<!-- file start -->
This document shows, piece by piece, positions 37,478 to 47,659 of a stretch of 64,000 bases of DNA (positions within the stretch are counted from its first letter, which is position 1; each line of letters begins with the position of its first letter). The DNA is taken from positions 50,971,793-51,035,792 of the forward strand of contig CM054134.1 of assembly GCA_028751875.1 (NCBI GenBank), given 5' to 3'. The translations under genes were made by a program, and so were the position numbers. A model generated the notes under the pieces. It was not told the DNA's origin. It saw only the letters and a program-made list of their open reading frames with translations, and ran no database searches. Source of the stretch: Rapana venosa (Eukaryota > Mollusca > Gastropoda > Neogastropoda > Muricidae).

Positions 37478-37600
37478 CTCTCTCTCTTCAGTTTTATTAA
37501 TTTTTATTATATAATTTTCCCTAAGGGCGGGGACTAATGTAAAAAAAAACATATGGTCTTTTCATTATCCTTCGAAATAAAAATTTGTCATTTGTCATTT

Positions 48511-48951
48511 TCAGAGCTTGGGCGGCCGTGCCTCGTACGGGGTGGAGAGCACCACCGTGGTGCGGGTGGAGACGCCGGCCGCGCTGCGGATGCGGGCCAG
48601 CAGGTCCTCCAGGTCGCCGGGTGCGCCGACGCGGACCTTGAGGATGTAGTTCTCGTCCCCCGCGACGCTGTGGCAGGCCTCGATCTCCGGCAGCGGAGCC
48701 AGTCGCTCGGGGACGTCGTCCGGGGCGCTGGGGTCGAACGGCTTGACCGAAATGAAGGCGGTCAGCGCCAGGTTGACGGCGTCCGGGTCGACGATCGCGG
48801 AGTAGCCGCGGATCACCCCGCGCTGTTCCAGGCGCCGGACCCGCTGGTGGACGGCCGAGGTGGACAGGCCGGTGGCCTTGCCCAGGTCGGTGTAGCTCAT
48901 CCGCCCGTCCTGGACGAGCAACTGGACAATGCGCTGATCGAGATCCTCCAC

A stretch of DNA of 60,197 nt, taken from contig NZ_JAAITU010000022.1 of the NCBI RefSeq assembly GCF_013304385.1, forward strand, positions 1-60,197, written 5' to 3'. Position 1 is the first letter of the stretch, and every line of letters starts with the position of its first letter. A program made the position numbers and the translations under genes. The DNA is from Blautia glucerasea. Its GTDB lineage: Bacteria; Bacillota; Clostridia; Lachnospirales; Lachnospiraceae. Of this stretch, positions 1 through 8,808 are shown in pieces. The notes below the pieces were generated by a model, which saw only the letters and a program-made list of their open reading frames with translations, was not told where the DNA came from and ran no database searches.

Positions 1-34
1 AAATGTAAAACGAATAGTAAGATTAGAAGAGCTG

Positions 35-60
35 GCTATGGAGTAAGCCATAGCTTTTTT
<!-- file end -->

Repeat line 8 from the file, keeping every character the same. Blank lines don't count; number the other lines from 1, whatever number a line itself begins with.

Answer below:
48701 AGTCGCTCGGGGACGTCGTCCGGGGCGCTGGGGTCGAACGGCTTGACCGAAATGAAGGCGGTCAGCGCCAGGTTGACGGCGTCCGGGTCGACGATCGCGG